Emergency vehicle lights are essential for police cars, fire trucks, tow trucks, and more. They help to convey the presence of dangerous roadway conditions, negotiate and direct traffic, light up the scene of an emergency, and keep first responders safe. Depending on your unique needs, any of our LED warning lights would be perfect for your vehicle build. But first, it’s important to know exactly which colors you're legally allowed to use on your car or truck. State laws can vary depending on your industry, type of vehicle, and product application.
Wondering which colors you should use on your vehicle? Check out our guide on the basic color requirements for emergency vehicle lights!
Red lights are instinctively associated with emergency situations, and are most often used in police vehicles, fire trucks, and ambulances. Depending on state laws, emergency vehicles can also use forward-facing red lights in combination with blue or white lights.
Blue lights are widely used by police vehicles and law enforcement personnel. However, states like Missouri¹ and Wyoming² are permitted to use blue lights on fire trucks and ambulances. In rarer cases, states like Oklahoma³ allow tow trucks and wreckers to use blue lights on scene.
Amber is one of the most popular colors used by emergency vehicles. Mandated in over 40 states, amber lights are most commonly used on tow trucks and wreckers, construction vehicles, public works, and escort vehicles. They’re also used by police vehicles to direct roadway traffic.
White lights are almost always used on police vehicles, ambulances, and fire trucks in combination with red or blue lights. For extra impact, white modules can be used as takedown lights, rear-facing work lights, and for flood mode.
Green lights can be used by volunteer EMTs, paramedics, and first responders using POVs. They’re even utilized by Homeland Security and private security firms. Green lights may be subject to local restrictions. For example, in Indiana, volunteer EMTs must obtain an official permit before using green lights⁴.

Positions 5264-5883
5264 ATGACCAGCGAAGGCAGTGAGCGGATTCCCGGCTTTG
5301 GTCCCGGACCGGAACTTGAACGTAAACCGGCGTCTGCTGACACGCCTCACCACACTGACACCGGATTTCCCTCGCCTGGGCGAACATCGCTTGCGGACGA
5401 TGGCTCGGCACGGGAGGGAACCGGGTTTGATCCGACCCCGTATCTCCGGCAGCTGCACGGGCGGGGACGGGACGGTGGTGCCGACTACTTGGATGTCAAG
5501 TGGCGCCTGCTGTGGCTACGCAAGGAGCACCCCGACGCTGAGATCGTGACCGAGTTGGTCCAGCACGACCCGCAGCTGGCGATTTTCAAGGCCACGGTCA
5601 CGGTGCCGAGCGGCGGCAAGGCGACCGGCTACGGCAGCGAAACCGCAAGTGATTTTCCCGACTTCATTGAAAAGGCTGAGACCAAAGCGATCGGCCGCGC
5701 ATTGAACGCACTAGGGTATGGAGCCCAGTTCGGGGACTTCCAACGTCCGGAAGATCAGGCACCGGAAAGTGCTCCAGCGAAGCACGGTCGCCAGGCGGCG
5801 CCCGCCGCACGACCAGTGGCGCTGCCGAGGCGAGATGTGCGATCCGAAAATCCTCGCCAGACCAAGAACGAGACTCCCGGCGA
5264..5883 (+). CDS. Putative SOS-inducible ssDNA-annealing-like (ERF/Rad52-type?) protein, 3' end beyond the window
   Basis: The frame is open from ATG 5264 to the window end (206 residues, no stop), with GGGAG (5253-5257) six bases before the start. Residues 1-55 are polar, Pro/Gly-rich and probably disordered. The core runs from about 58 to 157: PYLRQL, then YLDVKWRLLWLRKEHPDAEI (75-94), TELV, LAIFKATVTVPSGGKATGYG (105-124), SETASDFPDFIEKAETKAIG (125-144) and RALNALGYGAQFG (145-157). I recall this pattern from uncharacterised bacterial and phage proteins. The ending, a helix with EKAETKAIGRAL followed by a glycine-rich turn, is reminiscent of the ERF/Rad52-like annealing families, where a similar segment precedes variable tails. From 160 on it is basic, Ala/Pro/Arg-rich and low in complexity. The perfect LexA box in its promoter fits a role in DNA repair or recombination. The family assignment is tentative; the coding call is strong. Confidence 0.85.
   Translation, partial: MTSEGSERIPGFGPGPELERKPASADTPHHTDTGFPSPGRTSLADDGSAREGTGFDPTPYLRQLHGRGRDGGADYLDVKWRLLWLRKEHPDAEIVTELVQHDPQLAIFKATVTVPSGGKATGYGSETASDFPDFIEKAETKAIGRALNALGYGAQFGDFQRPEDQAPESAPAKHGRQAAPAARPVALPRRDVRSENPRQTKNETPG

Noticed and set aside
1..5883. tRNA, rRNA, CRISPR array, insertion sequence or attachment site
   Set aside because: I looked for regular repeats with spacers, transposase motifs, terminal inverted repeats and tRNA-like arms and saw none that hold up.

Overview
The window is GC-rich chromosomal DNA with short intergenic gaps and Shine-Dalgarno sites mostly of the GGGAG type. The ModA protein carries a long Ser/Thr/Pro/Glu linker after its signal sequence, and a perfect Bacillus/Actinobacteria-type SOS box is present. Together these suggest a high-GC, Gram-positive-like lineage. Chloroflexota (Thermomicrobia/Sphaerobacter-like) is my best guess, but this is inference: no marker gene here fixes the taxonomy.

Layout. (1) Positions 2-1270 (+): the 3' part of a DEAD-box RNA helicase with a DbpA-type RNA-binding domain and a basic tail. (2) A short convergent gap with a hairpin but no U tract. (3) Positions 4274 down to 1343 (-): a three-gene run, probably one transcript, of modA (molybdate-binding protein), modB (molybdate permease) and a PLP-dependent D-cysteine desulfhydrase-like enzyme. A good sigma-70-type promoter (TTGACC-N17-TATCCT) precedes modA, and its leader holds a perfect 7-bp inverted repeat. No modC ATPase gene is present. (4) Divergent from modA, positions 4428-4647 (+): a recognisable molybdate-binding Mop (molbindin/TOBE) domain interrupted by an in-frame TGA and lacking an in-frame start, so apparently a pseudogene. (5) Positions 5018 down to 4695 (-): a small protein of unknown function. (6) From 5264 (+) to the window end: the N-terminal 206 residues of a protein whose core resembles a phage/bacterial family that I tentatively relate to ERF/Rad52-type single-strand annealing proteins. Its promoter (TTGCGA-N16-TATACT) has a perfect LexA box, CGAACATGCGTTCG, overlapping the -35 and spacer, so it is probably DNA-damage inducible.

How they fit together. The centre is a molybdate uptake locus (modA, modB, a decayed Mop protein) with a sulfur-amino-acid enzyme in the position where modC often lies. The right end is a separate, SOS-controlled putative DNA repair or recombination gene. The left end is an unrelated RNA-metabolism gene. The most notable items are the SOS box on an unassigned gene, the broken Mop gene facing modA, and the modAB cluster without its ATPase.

Purple is quickly becoming the standardized color for funeral processions. Purple lights can be used in conjunction with hazard lights, and are usually used by the head of the procession. Purple lights are not mandated by all states, so check your local laws before using them.
Grab your own emergency vehicle lights today
Here at Ultra Bright Lightz, we offer a wide range of LED warning lights that are bright, powerful, and super easy to use. Are you ready to upgrade your vehicle’s lighting system? Give us a call and one of our customer support specialists would be more than happy to answer all of your questions!
¹Revised Statutes of Missouri.RSMo Section 307.175. http://revisor.mo.gov/main/OneSection.aspx?section=307.175
²2019 Wyoming Statutes. Section 31-5-928. https://law.justia.com/codes/wyoming/2019/title-31/chapter-5/article-9/section-31-5-928/
³47 O.S. Section 12-218.1. https://www.oscn.net/applications/oscn/DeliverDocument.asp?CiteID=437558
⁴Indiana Volunteer Firefighters Association. “Green Light Law.” https://ivfa.org/for-members/green-light-law/